In calcium-based alloys, alloying addition of lithium in concentrations between about 0 up to about 10 weight percent is beneficial to enhance reactivity. Greater concentrations of lithium in equilibrium calcium-lithium (Ca—Li) alloys can form an intermetallic phase, still appropriate to enhance mechanical properties, but often degrades reactivity slightly. In addition to lithium, in concentrations ranging from about 0 up to about 10 weight percent, aluminum, zinc, magnesium, and/or silver in up to about 1 weight percent can also be favorable to improve mechanical strengths. Other degradable composition embodiments can include magnesium-lithium (Mg—Li) alloys enriched with tin, bismuth or other low-solubility alloying elements, as well as special alloys of aluminum, such as aluminum-gallium (Al—Ga) or aluminum-indium (Al—In), as well as more complex alloying compositions; e.g. aluminum-gallium-indium (Al—Ga—In), aluminum-gallium-bismuth-tin (Al—Ga—Bi—Sn) alloys, and more complex compositions of these alloys.

A powder-metallurgy like structure including a relatively reactive metal or alloy can be combined with other compositions to develop galvanic couples. For example, a composition with a structure developed by pressing, compacting, sintering, and the like, formed by various schedules of pressure and temperature can include an alloy of magnesium, aluminum, and the like, can be combined with an alloy of copper, iron, nickel, among a few transition-metal elements to develop galvanic couples. The result of these combinations of metals, alloys or compositions can be a new degradable composition that can also be characterized as a composite composition. However, because of the powder-metallurgy like structure, voids or pores can be intentionally left in order to promote the rapid absorption of corrosive fluid and thus rapid degradation of the formed compositions.

Such compositions can include one or more of fine-grain materials, ultra-fine-grain materials, nanostructured materials as well as nanoparticles for enhanced reactivity or rates of degradation as well as low temperature processing or manufacturing. The percentage of voids in such powder-metallurgy composition can be controlled by the powder size, the composition-making process, and the process conditions such that the mechanical properties and the rates of degradation can become predictable and within the requirements of the applications or end users. Selecting from the galvanic series elements that are as different as possible in galvanic potential can be one way of manufacturing these compositions.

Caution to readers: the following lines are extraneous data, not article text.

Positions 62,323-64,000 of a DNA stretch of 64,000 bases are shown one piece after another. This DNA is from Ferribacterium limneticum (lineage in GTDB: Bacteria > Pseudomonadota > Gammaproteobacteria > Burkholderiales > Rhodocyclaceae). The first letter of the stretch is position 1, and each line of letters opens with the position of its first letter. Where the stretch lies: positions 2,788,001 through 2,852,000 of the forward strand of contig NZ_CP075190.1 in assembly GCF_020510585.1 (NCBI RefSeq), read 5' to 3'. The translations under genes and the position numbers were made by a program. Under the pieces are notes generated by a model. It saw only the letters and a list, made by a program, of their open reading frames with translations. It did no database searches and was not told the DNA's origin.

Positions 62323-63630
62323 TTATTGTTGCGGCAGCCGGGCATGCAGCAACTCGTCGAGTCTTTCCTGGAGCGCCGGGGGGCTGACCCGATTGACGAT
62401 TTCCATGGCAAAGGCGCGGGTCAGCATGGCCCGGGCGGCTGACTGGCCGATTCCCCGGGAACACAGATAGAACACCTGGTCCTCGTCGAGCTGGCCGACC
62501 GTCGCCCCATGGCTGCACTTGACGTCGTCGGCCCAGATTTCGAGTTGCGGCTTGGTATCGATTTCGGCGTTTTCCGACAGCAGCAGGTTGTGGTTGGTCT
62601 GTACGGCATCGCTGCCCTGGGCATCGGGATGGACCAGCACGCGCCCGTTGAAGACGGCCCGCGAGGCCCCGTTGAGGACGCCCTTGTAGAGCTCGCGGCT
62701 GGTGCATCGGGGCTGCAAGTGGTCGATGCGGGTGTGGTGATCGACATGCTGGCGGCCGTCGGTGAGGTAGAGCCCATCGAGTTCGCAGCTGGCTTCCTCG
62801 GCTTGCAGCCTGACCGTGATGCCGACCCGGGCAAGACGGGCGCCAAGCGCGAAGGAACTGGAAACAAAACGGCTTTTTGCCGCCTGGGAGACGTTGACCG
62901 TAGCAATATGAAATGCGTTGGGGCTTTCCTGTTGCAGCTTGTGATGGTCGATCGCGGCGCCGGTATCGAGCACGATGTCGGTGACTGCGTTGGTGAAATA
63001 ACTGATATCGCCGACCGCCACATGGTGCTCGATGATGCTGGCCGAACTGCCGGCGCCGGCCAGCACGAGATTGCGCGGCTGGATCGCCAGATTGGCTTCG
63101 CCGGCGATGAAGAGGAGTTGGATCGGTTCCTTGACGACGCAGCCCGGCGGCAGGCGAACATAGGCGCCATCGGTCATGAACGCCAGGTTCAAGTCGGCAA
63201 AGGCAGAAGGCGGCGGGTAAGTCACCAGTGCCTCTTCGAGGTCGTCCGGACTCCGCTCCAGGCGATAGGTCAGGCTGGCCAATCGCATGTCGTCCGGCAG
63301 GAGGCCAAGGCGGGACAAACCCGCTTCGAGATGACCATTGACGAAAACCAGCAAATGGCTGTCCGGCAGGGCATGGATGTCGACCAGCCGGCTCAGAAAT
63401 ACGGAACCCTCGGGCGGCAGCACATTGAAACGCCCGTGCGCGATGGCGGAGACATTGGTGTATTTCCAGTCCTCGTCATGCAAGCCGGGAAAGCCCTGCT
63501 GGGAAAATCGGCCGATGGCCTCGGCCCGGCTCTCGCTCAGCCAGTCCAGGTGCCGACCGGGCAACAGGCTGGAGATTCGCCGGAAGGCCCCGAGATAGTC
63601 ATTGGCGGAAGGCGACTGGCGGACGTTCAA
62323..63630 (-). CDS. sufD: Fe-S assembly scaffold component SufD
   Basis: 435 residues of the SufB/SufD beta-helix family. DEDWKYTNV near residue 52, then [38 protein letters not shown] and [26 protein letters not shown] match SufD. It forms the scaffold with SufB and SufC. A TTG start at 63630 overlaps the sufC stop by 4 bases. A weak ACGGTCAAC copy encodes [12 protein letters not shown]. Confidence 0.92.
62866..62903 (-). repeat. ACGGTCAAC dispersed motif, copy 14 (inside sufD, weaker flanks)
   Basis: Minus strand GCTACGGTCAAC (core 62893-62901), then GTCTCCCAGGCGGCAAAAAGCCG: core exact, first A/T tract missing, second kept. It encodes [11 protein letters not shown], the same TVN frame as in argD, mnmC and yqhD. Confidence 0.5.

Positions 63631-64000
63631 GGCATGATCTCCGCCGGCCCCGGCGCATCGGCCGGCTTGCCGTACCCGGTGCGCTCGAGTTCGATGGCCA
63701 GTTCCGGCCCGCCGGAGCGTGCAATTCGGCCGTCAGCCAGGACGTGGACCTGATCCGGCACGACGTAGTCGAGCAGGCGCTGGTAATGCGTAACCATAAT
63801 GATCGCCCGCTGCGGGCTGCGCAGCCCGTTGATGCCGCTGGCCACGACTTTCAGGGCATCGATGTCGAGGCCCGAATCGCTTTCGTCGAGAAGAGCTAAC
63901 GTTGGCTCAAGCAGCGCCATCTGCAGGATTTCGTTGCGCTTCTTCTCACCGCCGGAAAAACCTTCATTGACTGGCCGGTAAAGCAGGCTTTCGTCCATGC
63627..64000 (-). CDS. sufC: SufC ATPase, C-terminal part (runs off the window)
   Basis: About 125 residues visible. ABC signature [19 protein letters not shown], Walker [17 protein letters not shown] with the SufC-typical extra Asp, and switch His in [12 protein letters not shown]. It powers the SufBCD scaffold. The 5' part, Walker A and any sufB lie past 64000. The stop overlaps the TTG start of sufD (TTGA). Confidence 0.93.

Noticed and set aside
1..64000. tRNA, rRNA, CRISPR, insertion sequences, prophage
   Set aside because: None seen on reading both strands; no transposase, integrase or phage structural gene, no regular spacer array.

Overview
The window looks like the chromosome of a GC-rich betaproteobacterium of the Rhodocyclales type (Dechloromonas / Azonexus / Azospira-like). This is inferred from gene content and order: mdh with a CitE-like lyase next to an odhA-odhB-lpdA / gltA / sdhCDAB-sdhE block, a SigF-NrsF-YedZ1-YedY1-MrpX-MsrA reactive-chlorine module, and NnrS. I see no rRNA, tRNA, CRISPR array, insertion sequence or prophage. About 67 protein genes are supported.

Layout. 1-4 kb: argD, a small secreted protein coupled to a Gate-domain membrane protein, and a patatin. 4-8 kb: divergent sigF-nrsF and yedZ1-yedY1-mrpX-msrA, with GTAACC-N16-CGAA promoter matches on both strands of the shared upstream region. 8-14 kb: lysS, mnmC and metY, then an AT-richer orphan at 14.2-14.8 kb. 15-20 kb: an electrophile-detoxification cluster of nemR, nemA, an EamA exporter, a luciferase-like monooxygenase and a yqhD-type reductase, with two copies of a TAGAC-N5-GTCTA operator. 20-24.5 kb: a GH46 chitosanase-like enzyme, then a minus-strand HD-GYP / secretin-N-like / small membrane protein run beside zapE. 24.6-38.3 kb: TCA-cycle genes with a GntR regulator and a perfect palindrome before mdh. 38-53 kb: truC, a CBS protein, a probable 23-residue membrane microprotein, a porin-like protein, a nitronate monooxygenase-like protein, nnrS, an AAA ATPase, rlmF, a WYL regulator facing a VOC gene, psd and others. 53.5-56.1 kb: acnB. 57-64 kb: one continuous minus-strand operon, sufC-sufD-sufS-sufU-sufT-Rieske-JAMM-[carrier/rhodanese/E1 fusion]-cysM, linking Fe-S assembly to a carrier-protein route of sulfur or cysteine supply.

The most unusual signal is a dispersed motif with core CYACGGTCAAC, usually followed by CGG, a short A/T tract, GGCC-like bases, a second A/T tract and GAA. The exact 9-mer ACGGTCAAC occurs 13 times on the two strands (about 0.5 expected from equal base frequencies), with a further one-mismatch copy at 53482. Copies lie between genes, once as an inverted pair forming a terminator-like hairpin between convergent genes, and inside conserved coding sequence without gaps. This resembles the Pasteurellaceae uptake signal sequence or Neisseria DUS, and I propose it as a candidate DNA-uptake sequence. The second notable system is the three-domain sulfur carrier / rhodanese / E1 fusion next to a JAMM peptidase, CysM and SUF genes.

Composite and hybrid structures can include one or more reactive and/or degradable metals or alloys as a matrix, imbedded with one or more relatively non-reactive compositions of micro-to-nanoscopic sizes (e.g. powders, particulates, platelets, whiskers, fibers, compounds, and the like) or made from the juxtaposition of layers, bands and the like, as for instance in functionally-graded materials. In contrast with compositions above, these compositions can be closer to conventional metal-matrix composites in which the matrix can be degradable and the imbedded materials can be inert and ultra-hard so as to purposely raise the mechanical strength of the formed composition. Examples of a metal-matrix composite structure can be comprised of any reactive metal (e.g. pure calcium, Ca) or degradable alloy (e.g. aluminum-gallium based alloy, Al—Ga), while relatively non-reactive compositions can include particles, particulates, powders, platelets, whiskers, fibers, and the like that are expected to be inert under the environmental conditions expected during use. These composite structures can include aluminum-gallium (Al—Ga) based alloys (including complex alloys of aluminum-gallium (Al—Ga), aluminum-gallium-indium (Al—Ga—In), aluminum-gallium-indium-bismuth (Al—Ga—In—Bi) as examples) reinforced with, for example, silicon carbide (SiC), boron carbide (BC) particulates (silicon carbide and boron carbide are appropriate for casting because of their densities, which are comparable to that of aluminum-gallium based alloys). Mechanical strength and its related properties, can be estimated by a lever rule or rule of mixture, where strength or hardness of the metal-matrix composite is typically proportional to volume fraction of the material strength (hardness) of both matrix and reinforcement materials.